Is it short-sighted not to make eye tests compulsory for kids?

by , Senior Health Researcher Consumer Rights 3 May 2011
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Up to a third of children aren’t getting their eyes screened; which could put their future vision at risk. But whose responsibility is it to ensure this figure drops – cash-strapped primary care trusts or parents?

Child having eyes tested

When we found that at least 10% – and possibly up to a third – of kids aren’t getting their eyes screened as they start school, we were surprised by the Department of Health’s (DH) reluctance to force primary care trusts (PCTs) to provide it.

This, despite the DH stating that it was ‘expected’, ‘encouraged’ and ‘part of a national programme’.

Eye problems should be spotted early

We know that vision problems, such as lazy eyes, can often be corrected before a child is seven, but can be a lifelong blight on eyesight if they’re not spotted. That’s why we sent freedom of information requests to all 152 PCTs to find out if they offered it in the last school year.

You could take the view that any child can get free eye testing at the local optician, so isn’t it up to the parents to take them along? Maybe, but research shows that in reality it’s the most disadvantaged children who lose out.

Even where vision testing is offered, our information revealed that between 35 and 99% took it up, suggesting that some PCTs may not be good at organising the tests or getting the parental buy-in needed.

Good vision is essential to wellbeing

And surely it’s not worth ploughing funds into education if children can’t take advantage of it? From not being able to see the board to read for any length of time, to even being branded as having learning problems, many children are being held back by unknown eyesight problems.

To carry this to its logical conclusion, isn’t it in everyone’s best interests to make sure children reach their full potential and go on to be productive members of society?

So who’s at fault here? Surely we can’t risk the vision of the most disadvantaged kids by leaving it to parents to ensure eye testing? But is it really up to the DH to take a tougher stance and remind cash-strapped PCTs of their responsibilities to provide it?

5 comments

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Mr WL Alexander

You need to be a little more informative. If lazy eye (amblyopia) is to be avoided it is important that vision testing is done at a sufficiently early age. This means as early as a useful examination can be done and school age onwards is usually too late. Many of us had school eye tests by the district nurse for no good reason.
Orthoptists are specially trained and skilled in examining vision in young children. In very young children the Health visitor often refers a child to the orthoptist with a query about the vision or a possible squint/lazy eye. The GP of course can also refer a child to the community orthoptist or to the local hospital eye clinic to see an orthoptist and ophthalmologist if necessary. Referral to hospital is not usually the first step and the eye clinics there are often horribly busy.
If a child is to have a sight test (refraction) by a local high street optometrist (previously called ophthalmic optician) I suggest checking BEFORE making an appointment that they intend to do a proper refraction (ie after cyclopentolate drops) as very misleading results can be obtained otherwise. Many optometrists are reluctant to do this and many are not comfortable refracting very young children.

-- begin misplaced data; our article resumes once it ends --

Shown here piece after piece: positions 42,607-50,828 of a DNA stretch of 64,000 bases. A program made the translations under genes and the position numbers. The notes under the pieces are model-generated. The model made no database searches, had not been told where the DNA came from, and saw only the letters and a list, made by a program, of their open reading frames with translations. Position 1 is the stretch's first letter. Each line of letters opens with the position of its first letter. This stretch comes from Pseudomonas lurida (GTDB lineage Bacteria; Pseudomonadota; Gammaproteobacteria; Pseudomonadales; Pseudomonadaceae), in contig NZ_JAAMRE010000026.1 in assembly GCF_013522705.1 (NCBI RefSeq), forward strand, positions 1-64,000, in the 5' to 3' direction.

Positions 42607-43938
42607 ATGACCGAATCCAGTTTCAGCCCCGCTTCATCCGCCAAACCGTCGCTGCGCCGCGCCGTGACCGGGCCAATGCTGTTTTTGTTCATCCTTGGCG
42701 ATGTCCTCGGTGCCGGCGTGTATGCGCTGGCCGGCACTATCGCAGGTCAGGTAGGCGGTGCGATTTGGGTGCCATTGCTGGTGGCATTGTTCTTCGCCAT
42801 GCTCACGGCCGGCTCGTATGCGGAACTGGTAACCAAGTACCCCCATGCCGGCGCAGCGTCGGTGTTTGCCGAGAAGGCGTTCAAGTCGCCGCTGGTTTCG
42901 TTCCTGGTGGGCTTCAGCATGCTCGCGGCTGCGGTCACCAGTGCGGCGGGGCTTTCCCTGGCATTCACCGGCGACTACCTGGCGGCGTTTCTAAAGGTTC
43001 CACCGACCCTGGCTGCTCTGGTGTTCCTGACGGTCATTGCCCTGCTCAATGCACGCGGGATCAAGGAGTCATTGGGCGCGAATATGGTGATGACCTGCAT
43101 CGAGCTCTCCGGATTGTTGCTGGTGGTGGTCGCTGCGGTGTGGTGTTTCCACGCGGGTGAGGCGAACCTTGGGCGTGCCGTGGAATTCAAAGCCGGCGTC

Understanding the details of visual development and sight testing and amblyopia is not simple which is why we have orthoptists available to help with these queries. Orthoptists are not refraction experts and optomertrists do not have all the orthoptist skills though there is some overlap. If there is a problem the optometrist often needs the orthoptist to also check the child and if the orthoptist finds the vision subnormal the an accurate refraction after cyclopentolate drops to enlarge the pupil (and briefly stop the contraction of the ciliary muscle inside the eye) is always the next step.

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dieseltaylor

Nice to see a subject properly explained. The extension to this must be surely at what rate would the commoner problems be found by a high street opticians. In any event surely the schools could be instructed that children have an eye test certificate from an optician before they can enroll. I accept it cannot be 100% effective but perhaps it is reasonably cost effective. Mr. Alexander might have a better idea if this screening would be helpful.

Which actually comes back to the missing information – approximately how many are currently referred and how many children have defective eyesight. Percentages – particularly with a big range fill me with distrust. Is it possible to see the raw data ?

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pickle

I agree in principle that all kids should have eye tests starting at a suitable age. If, as Alexandrer says it is a specialists job, Then some sort of title should be given to these specialists and possibly train high street opticians in the skill.
This is out of my experience, but surely something can be done to protect kids eyesight and spot any abnormalities early on. Of course it should be free. Another problem is to catch ALL the kids!

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Gimcrack

Why can’t the Department of Health make it compulsary? What’s its excuse?

Hello all, we have published a new story on this – and sadly the problem is getting worse: http://conversation.which.co.uk/consumer-rights/child-vision-screening-eyesight-school-primary-care-trusts/

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